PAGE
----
Personal breathalyzers have come down in price to the point where most drivers who can afford to go out drinking can also afford to carry one. Given the risks of driving under the influence of alcohol—from serious criminal penalties to the possibility of a crash with significant potential legal and health consequences—carrying and using a personal breathalyzer can be a meaningful safety precaution.
Breathalyzers work by estimating the blood alcohol content (BAC) of a person’s blood from a breath sample. There are two common types of breathalyzer with varying degrees of accuracy. The type most commonly incorporated into consumer-grade devices uses semiconductor sensors to measure BAC. These devices are relatively cheap to produce but can result in false positives due to other chemicals in or on a person’s body. For example, someone on a low-fat diet can see a false positive due to natural chemicals produced by the body as it burns fat.
Law enforcement uses breathalyzers that incorporate fuel cell sensors, which are more expensive than semiconductor sensors but also significantly more accurate. For law enforcement accuracy is crucial: breathalyzer test results can be essential evidence if a driver needs to be prosecuted for a DUI. A consumer may not need the professional level of accuracy for personal use, but some people may want the extra reliability that comes with devices based on fuel cell technology.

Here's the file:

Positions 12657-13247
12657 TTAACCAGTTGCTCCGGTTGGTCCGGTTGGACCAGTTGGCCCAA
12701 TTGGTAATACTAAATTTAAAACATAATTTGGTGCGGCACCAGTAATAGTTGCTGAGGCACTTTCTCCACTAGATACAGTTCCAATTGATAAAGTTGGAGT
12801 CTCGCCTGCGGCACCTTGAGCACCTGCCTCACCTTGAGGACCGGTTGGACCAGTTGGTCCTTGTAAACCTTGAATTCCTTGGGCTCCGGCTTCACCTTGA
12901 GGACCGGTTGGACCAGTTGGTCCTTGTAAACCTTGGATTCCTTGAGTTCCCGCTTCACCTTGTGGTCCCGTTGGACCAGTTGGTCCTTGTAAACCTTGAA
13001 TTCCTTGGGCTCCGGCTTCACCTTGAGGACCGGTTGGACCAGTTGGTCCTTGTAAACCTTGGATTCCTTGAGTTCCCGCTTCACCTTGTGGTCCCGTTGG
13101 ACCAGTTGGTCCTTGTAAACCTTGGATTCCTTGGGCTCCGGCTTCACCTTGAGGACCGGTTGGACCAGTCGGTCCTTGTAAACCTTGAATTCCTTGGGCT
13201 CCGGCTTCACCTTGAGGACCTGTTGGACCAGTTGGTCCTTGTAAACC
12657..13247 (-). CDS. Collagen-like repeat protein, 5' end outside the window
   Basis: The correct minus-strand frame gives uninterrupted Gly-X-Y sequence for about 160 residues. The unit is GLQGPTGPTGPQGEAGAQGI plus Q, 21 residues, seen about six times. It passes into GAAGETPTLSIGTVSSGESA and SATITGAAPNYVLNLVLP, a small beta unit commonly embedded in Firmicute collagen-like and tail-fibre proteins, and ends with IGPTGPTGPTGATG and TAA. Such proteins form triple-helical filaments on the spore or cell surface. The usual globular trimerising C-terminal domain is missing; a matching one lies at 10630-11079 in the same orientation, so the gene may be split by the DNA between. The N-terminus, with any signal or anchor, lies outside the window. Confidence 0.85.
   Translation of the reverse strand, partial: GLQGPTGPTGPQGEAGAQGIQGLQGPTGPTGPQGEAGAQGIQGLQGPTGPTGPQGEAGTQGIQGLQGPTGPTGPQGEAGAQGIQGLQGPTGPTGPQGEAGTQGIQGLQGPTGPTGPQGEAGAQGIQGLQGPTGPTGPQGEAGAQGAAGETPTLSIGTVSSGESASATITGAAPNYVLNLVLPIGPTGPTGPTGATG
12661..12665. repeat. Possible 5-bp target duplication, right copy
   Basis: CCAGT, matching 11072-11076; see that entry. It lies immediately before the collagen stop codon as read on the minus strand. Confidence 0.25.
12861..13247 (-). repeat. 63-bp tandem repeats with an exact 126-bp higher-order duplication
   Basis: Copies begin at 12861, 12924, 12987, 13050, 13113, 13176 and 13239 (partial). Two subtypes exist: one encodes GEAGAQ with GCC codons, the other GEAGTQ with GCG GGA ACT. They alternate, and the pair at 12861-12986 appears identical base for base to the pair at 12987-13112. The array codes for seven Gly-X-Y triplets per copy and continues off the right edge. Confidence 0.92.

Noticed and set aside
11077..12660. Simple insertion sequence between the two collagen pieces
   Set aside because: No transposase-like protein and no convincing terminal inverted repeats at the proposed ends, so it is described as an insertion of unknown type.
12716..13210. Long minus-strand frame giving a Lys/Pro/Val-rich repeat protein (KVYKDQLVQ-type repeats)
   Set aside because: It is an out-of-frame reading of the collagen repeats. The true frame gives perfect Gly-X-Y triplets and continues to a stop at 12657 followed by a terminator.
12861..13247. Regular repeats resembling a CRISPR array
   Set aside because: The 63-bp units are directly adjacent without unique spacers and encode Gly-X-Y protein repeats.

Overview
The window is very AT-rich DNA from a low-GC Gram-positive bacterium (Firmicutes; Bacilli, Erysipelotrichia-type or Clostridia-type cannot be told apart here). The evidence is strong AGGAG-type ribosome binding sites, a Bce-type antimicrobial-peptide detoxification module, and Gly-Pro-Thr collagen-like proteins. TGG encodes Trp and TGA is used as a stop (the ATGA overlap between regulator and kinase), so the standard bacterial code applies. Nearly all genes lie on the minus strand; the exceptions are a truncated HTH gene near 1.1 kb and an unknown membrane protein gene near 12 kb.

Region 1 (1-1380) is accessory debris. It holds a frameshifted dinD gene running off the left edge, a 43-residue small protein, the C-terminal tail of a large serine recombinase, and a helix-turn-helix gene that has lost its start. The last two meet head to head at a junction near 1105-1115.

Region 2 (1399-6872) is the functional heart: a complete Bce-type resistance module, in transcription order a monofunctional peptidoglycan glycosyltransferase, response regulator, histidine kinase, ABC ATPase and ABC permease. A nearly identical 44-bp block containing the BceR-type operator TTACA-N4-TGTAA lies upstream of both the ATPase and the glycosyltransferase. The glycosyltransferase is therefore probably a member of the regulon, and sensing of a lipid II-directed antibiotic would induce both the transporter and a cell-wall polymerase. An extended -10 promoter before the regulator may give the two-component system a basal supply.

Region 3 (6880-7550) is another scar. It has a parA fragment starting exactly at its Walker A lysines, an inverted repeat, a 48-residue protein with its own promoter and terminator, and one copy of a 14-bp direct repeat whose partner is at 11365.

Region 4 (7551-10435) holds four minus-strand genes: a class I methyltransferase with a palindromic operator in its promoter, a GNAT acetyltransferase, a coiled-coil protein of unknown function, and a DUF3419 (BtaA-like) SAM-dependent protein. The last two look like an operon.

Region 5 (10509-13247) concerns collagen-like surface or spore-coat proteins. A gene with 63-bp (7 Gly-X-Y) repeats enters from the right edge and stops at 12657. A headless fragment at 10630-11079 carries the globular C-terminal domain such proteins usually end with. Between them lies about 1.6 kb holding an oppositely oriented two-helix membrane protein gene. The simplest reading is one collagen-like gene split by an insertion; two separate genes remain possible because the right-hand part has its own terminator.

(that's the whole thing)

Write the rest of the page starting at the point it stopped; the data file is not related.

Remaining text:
Although breathalyzers can give a good picture of whether someone is over the legal BAC limit, they are not perfect. Only a blood test, taken in a clinical setting, can give the most direct and reliable reading. Breathalyzers can give false or skewed readings for a range of reasons:
- Picking up chemicals other than alcohol from beverages (medicines, naturally occurring chemicals from body processes, etc.)
- Glitches and electrical problems, which can be caused by issues like low batteries
- Deterioration from being left in hot cars all the time
- Mistakes made by users who don’t know how to get accurate readings
Nonetheless, a personal breathalyzer can be a great way for drivers to ensure that they are safely under the legal maximum and can drive. Too often drivers leave dinner parties or bars convinced that they are sober enough to drive when in reality they are well above the legal limit. Terrible consequences can result: high fines, suspended or revoked drivers’ licenses, and serious legal liability for causing an accident while under the influence of alcohol.
For over 45 years the law firm of Greenman Goldberg Raby Martinez has represented clients in personal injury and auto accident cases. We are here to answer your questions about auto accidents involving drunk drivers. For a free attorney consultation call us today at 702-388-4476 or ask us to reach out to you through our contact page.